What would happen if something like today’s Gospel story were played out, right here, right now? What would happen if someone unconventional should express their need and love for God in a way which challenges our comfort zone? How would we respond?
I have to say that I have a great deal of confidence that we might actually respond quite well. Do you remember when we had a couple of young men visit us one morning, worse for wear after a night partying? How well did we respond then? And how well do we respond to Joshy, who, like the woman in our story, is so full of longing and love for God and yet also challenging to our comfort and order? And how well do we respond to the many, many, different types of people who pop up in this place, flow through this site, and sometimes settle and grow among us? You see, you guys are amazing. You really are. For being part of St Luke’s is not an easy thing at many times. We try to keep our doors open, don’t we, literally and metaphorically? We don't hide away, in a holy huddle as some Christians are tempted to do. We live right here in the very heart of the city and we try to love in the very heart of the city, all of our city, in all its amazing but also very challenging diversity. We live and love in the heart of the city, in order to live and love in the heart of God: the heart of God who wants all to come, just as we are.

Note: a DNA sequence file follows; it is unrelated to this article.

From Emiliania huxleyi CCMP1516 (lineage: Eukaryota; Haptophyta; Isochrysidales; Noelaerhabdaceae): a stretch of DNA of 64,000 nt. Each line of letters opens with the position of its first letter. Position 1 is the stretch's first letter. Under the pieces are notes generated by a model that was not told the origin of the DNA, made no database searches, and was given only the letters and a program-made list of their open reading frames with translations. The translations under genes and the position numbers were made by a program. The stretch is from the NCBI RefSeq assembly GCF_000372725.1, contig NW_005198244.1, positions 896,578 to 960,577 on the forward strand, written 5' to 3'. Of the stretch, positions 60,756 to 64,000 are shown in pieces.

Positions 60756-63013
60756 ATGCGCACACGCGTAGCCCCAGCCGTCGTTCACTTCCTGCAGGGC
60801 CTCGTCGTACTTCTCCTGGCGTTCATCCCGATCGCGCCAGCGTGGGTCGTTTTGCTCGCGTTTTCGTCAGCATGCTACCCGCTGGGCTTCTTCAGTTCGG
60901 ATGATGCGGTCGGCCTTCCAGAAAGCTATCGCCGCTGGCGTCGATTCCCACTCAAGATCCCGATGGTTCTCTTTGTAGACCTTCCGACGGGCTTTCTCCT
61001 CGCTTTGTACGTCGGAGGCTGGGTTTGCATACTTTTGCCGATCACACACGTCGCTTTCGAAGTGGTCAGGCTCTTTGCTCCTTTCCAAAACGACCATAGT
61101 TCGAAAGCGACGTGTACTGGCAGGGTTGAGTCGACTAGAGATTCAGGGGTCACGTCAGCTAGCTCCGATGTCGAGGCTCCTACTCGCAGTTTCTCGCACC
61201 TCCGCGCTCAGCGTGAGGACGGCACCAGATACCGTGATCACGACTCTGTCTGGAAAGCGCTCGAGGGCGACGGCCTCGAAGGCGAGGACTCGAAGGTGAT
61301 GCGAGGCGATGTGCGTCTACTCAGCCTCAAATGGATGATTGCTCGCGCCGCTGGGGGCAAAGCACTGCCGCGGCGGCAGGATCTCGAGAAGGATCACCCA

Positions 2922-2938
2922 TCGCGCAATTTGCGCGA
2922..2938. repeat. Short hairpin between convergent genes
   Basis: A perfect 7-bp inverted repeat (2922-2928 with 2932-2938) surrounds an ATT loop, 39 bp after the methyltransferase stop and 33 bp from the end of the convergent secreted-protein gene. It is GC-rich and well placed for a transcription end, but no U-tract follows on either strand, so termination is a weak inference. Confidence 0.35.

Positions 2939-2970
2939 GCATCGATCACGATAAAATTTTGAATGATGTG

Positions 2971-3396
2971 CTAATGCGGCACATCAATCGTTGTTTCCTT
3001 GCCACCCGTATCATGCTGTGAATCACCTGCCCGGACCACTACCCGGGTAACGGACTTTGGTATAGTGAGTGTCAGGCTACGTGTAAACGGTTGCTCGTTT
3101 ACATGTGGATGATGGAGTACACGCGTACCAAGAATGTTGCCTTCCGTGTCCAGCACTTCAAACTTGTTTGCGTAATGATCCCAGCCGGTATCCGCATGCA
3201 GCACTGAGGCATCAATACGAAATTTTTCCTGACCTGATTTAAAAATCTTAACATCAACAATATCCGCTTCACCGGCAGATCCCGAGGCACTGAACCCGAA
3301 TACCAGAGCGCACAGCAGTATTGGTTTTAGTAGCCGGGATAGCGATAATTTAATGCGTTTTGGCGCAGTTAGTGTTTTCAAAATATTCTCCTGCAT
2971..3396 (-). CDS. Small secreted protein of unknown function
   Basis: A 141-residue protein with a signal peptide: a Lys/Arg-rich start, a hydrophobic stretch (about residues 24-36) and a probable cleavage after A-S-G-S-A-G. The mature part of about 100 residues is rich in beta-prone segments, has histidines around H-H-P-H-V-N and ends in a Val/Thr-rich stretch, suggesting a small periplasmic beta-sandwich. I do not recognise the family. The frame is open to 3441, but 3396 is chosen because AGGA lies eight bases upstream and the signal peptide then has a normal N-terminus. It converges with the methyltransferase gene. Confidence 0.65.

You know, the other day I was once again bowled over by our local Muslim community, when they asked to use St Luke’s Hall for the Iftar gathering when they invite others in our wider community to join in breaking the Ramadan fast in the evening meal. It was such a wonderful event last Friday. But how many churches, do you think, are asked to offer such hospitality? And how many, do you think, would offer it? What would Simon, and what would Jesus do? We do have something very special happening here in Toowoomba, and St Luke’s is at the the heart of it. I see that same spirit of hospitality at work in so many ways here – in the generosity we extend to others of many cultures, through worship, funerals, our larder, the labyrinth, and in so many different ways. So let us recognise and give thanks for this Christ-like spirit of hospitality to others, and build upon it. The hall the other evening was fortunately just warm enough, but we still had a bit of a struggle with audio-visual needs. Our hall, and this worship building, needs some improvements, especially in terms of heating, to help develop our hospitality more fully. But in what other ways do you also feel we can respond better like Jesus?